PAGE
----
There was a time, not so long ago, when international batsmen were forced to concede that Sri Lanka's Muttiah Muralitharan was border on unhittable in limited-overs cricket.
An impeccable length and exquisite control complemented the off-spinner's dazzling variations to such an extent, that opposing teams reluctantly adopted an approach based on self-preservation against Muralitharan. Even the bullish and all-conquering Australians of the early 2000s looked elsewhere in the Sri Lankan attack for their targets.
It was, perhaps, the first instance of a slow bowler owning a vice-like grip over the frenetic pace of the modern limited-overs formats.
Three years on from Muralitharan's international retirement, Sunil Narine is following in the Sri Lankan's footsteps, bewildering opponents in a format that, just five years ago, was associated exclusively with high-impact, full-throttle performers.
Indeed, no player quite represents the dramatic shift that has occurred in Twenty20 cricket in recent seasons like Narine. His unorthodox action is symbolic of the times. His ability to turn the ball in both directions is considered the new benchmark in finger-spin bowling. His penchant for stifling opponents is unmatched.
In Narine, T20 bowling has its prototypical executant.
Never has that fact been on show to a greater extent than at the recent ICC World Twenty20. At a time when experienced T20 seamers like Umar Gul and Mitchell Starc were operating at economy rates above nine runs per over, the cool West Indian ran at a figure almost half of that, epitomising the game's shift.
In the ever-evolving T20 landscape, there's also a compellingly indomitable aura surrounding the deceptive 25-year-old. While his methods defy the principles of the West Indies' exalted past, there's a delightfully throwback feel to Narine's presence. Like the disposition that belonged to names such as Brian Lara, Richie Richardson and Carl Hooper, there's a burning fire within Narine that is hidden by a nonchalant exterior.
It's a blend that is weaving magic at present, with Narine following up an impressive campaign in Bangladesh with further stifling performances in the ongoing Indian Premier League.
April Performance Summary:
|Figures||Opponent||Match Type||Venue||Match Dates|
|0/20||Sri Lanka||T20I||Dhaka||Apr. 3|
|4/20||Mumbai||IPL||Abu Dhabi||Apr. 16|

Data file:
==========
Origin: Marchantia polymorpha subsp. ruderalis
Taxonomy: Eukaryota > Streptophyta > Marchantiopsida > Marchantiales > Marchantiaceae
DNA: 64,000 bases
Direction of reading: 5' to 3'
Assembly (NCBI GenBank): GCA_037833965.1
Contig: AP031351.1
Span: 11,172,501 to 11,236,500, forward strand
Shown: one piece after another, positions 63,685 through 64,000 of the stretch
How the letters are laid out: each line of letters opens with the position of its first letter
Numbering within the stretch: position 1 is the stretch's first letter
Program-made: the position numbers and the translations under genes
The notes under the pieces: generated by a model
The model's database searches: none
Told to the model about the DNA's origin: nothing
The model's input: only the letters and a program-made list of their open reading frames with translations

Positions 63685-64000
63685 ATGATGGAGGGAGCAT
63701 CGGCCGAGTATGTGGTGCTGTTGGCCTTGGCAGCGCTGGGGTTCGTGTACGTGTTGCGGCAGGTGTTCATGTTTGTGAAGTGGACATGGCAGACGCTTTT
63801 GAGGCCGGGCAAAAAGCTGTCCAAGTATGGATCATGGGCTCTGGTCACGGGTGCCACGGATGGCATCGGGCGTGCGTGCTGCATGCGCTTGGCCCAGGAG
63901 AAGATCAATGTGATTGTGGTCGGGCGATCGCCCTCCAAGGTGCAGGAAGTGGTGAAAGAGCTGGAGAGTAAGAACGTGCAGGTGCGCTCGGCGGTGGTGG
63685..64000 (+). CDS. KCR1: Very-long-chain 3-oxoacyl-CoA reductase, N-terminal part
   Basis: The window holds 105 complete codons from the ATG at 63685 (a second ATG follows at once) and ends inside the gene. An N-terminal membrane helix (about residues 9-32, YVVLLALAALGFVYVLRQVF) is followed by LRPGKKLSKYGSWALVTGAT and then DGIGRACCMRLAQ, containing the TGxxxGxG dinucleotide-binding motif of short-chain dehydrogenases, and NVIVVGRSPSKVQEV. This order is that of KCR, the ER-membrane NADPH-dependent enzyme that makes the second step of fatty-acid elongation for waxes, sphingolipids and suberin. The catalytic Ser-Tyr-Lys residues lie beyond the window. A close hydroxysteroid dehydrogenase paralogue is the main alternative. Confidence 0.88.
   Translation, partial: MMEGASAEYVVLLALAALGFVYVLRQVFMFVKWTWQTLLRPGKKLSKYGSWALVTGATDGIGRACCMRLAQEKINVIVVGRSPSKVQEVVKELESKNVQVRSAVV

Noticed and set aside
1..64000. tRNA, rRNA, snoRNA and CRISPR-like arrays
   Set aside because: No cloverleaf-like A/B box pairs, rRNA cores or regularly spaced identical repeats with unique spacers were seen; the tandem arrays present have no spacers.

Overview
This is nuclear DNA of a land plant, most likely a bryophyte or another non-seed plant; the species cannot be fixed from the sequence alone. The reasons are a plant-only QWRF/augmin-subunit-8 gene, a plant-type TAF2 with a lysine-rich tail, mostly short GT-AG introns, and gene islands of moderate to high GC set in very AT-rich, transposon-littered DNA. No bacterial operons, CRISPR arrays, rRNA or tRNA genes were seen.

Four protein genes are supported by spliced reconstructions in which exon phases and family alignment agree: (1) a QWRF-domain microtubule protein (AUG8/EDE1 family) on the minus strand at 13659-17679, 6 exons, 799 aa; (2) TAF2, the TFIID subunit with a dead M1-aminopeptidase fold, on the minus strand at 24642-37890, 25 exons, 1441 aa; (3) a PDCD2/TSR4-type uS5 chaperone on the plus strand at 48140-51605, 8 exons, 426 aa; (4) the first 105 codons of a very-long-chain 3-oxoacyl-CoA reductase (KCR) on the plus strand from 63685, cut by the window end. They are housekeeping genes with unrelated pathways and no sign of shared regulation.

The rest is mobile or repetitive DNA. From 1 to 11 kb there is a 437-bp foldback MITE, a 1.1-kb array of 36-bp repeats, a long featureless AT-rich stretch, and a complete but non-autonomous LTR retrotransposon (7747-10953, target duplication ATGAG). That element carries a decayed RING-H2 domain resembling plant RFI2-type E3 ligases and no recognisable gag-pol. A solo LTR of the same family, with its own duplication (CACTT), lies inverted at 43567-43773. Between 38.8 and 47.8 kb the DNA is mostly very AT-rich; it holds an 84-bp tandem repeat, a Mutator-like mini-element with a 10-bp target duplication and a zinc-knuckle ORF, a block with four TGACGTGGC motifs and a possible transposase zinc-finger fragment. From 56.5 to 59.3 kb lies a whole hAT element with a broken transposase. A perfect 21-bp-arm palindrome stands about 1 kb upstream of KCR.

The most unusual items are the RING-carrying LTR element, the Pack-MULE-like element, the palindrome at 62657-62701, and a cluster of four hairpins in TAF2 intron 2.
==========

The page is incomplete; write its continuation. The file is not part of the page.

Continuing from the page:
|3/24||Punjab||IPL||Abu Dhabi||Apr. 26|
|0/28||Rajasthan||IPL||Abu Dhabi||Apr. 29|
After a stellar World T20 tournament, Narine arrived at this season's IPL with arguably the most lofty status of any bowler in the competition. In an event based largely on reputations and exorbitant dollar figures, such a stature can burden a player in the heat of India's spotlight.
Any sign of that weight of expectation was non-existent in the West Indian's opening performance at the tournament, as the deceptive spinner claimed 4/20 from four overs to seal victory for the Kolkata Knight Riders over the reigning champion Mumbai Indians in the opening match of the competition.
Narine utilised his seemingly undetectable "carrom ball" to make the struggling Michael Hussey look rather foolish in the early stages, before doing much the same to Ambati Rayudu upon his return to the attack to have the right-hander easily stumped.
Those wickets were followed in quick succession by the scalps of Corey Anderson and Harbhajan Singh, both of whom were comprehensively undone by Narine's variations to leave the Mumbai batting line-up in disarray in its chase of Kolkata's 163-5.
Despite a vast collection of sublime spells across the duration of April, this was comfortably Narine's finest effort with the ball.
Outlook For May:
|Opponent||Match Type||Venue||Match Dates|
Narine will look to continue enforcing his stranglehold over the world's best T20 batsmen for the remainder of the IPL in May, as the Knight Riders look to reclaim the form that propelled the franchise to tournament glory in 2012—the year of Narine's arrival.
Having already quelled two of the three most explosive line-ups in the competition in Bangalore and Punjab, it seems unlikely that opposing batsmen are ready to decipher the West Indian's riddles, ensuring that Narine will remain a decisive figure in this year's event.
Perhaps only the extravagant Glenn Maxwell can prevent Narine from claiming a second IPL Man of the Series award in three seasons.